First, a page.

Time stood still for a brief moment when Richard Wood’s header glanced past the Aston Villa post. An alternate reality would have saw the ball fly by Ørjan Nyland in the Villa goal into the net. It’s funny - the land of what could have been. Steve Bruce’s 99th game in charge of Villa could have turned on it’s head in an instant, in what amounted to an unavoidable chance on goal.
Villa fans will no longer be wondering what could have been, after AVFC largely controlled the empty-ish threat of Rotherham and bagged two goals and a clean sheet with Tammy Abraham and Yannick Bolasie scoring. A good win is on board, but it comes with so much baggage that it seems less of a major relief, and a more of a delay of an expected outcome.
Villa started off trading blows with Rotherham, who seemed intent on staying solid at the back and pressing across the pitch - spitting in the face of those who had decreed that the Yorkshire side would be happy with a solitary point. They have come a long way since they last played at Villa Park, on the opening home game of Villa’s first season in the Championship, and no longer look like a team that will exist in the league to make up the numbers.
However, Villa, as Villa should be, were too much for them. The home side were allowed everything to go their way and the pressing of Rotherham simply aided Villa to play out from the back. That also presented an inherent weakness, as AVFC’s worst enemy is often the rushed decisions they make in-game. Too often the wrong move is made. As Rotherham were pushed back, Villa were allowed to control the game and while they looked comfortable, they looked as though the ideas had drained from them, and while the personnel on pitch showed creativity, too often it ran them into a dead end.
Villa’s first goal came through Jon Kodjia, who played Tammy Abraham through on goal with an eye-pleasing rollthrough pass. The Ivorian delighted across the pitch and showed a drop of the shoulder and an ability to rip open the game for Villa. This was mirrored by Yannick Bolasie who scored an excellent thundering header to seal the victory for Villa late on.
While Villa’s new strike-force enjoyed a good night, full plaudits will have to head to John McGinn, who seemed to carve out the midfield circle and mark his kingdom there, forcing roving Rotherham players back into their territory with a snarl. McGinn has made a clear statement to this side, something that had seemingly sent Conor Hourihane reeling before the Irishman fought back to claim his own place in Villa’s side. With the pair fitting in the team at the same time, a lot has freed up for Villa - a side who now seem to have turned the corner (again). Mile Jedinak took a step forward today, after being returned to his crowbarred role of centre-back, and actually looks like he might work there. We’ll wait and see on that.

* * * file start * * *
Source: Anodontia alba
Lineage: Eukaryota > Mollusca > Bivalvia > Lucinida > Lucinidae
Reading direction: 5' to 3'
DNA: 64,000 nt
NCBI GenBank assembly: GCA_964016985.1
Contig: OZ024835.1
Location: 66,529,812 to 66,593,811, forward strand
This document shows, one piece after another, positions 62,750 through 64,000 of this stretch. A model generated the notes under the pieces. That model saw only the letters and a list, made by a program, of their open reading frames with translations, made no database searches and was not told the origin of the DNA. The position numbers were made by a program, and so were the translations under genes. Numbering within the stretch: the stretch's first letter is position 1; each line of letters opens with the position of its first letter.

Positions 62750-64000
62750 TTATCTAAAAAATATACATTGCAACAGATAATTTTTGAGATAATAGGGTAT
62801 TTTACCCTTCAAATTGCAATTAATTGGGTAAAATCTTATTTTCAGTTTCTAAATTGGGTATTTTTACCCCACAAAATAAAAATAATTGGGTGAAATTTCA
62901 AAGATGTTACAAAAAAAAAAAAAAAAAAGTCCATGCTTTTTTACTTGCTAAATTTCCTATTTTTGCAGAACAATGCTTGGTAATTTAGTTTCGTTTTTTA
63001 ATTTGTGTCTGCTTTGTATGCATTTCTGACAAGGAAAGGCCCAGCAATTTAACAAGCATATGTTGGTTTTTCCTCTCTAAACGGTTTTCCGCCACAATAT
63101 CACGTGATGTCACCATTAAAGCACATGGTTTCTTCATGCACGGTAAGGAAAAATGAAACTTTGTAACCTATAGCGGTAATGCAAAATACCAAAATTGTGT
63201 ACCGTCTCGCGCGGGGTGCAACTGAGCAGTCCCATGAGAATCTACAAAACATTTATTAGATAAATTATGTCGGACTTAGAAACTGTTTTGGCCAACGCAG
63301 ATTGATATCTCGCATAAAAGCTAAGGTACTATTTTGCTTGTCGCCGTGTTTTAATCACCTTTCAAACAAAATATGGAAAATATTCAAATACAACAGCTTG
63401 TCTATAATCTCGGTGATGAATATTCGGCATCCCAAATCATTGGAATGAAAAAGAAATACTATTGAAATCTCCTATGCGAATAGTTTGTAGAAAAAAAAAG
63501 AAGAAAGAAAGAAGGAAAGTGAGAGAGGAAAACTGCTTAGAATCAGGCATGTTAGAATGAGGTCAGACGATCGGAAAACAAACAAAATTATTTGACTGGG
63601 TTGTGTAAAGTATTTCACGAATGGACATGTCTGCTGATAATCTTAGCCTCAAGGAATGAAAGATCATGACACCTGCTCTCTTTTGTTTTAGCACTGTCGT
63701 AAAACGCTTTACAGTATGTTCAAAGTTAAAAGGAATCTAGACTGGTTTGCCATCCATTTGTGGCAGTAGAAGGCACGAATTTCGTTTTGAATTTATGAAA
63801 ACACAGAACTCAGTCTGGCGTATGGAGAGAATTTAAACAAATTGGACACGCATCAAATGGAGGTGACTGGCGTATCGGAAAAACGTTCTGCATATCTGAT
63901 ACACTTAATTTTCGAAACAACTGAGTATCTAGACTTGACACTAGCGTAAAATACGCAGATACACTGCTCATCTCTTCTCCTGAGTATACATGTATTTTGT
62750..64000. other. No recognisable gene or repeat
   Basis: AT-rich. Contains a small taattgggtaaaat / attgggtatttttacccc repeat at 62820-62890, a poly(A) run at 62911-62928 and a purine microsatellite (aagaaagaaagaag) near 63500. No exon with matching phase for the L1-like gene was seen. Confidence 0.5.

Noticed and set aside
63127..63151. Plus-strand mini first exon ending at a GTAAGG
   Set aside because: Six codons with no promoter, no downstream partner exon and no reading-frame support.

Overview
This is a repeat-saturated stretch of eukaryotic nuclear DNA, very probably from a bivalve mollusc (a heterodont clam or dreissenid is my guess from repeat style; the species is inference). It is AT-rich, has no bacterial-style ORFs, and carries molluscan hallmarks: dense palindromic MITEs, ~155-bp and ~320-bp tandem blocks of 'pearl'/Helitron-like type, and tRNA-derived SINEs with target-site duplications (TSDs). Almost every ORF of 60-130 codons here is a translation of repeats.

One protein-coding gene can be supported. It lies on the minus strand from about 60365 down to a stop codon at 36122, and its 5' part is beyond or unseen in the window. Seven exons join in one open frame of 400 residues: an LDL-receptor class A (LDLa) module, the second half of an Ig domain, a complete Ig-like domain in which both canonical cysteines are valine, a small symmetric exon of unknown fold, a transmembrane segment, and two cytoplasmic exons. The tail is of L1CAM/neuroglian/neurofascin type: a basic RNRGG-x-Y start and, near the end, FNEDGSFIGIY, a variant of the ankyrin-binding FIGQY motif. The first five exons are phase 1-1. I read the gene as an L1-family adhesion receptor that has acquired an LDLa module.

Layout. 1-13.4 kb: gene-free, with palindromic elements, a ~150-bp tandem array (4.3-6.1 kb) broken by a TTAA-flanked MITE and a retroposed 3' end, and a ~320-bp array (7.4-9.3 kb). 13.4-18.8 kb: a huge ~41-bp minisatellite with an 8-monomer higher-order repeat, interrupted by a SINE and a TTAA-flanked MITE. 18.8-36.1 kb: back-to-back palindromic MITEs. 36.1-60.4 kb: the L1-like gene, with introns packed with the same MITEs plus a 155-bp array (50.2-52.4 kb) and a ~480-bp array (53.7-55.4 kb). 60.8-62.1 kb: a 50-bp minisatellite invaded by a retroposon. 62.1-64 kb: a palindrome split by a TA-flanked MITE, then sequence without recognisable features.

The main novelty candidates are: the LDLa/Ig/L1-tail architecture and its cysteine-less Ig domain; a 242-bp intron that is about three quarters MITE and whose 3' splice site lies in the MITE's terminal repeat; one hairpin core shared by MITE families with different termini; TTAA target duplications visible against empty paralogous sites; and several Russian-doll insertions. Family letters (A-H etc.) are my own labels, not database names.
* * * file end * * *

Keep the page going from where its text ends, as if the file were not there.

It all could have changed with Wood’s header though, one of two chances that fired just wide of Nyland’s right post. We’d be in a different timeline right now, and Steve Bruce certainly wouldn’t have been as peppy when facing the media post-game.
As for the man himself, Steve Bruce is clearly still very much in the firing line - and that’s natural. Managers were made to get hired, and then fired. It’s pretty much why they exist. That pressure will only fade if Villa can grow and claim victories. It won’t fade if he swings out (still, fairly) at fans. There is a growing divide in the Villa fanbase, and Bruce’s post-match comments should be deemed fair in every other realm apart from the world of football. Healing won’t come to Villa like this, and it has been far too often that the blows to the fanbase, and the team, have come from comrades. Winning games (or trying to win games) will fix almost everything, but all the hard work counts for naught if it’s followed by a metaphorical slap to the jaw.
One thing we should all try to remember to do is to separate Steve Bruce from the club. Too much of our time is spent on over-praising him, or damning him. Life could be a lot sweeter if we chose to look away, as there’s no valiant fight to lead against him here. The man will not be the manager of Aston Villa until the end of time, this is all temporary. Our efforts should go towards vigorous support and honest criticism - because we should find our own way to heal, accept, and move on. It seems as though Bruce has become a cult figure at Villa for all the wrong reasons, and most things written about him serve to only boost his mythology, even the severe criticism. Let’s not do that anymore. We’ve made a monster here, and if it’s not the man himself lashing out, it’s the idea of him in our heads. We’ve made that. We devote far too much of our time discussing him, rather than the club. Is that odd? Bruce will hope that this win wires the jaws of his critics shut, but it shouldn’t as it’s simply a natural occurrence in his role, a role of his choice. If we can avoid slugging at each other, we could be happier, because this won’t change for Villa without catastrophe.
A win is certainly a win, and we will not be complaining if Villa win every single game from here on out in the same manner as tonight. We can only wait and see, as a negative result against Sheffield Wednesday on the weekend will send Villa reeling once more.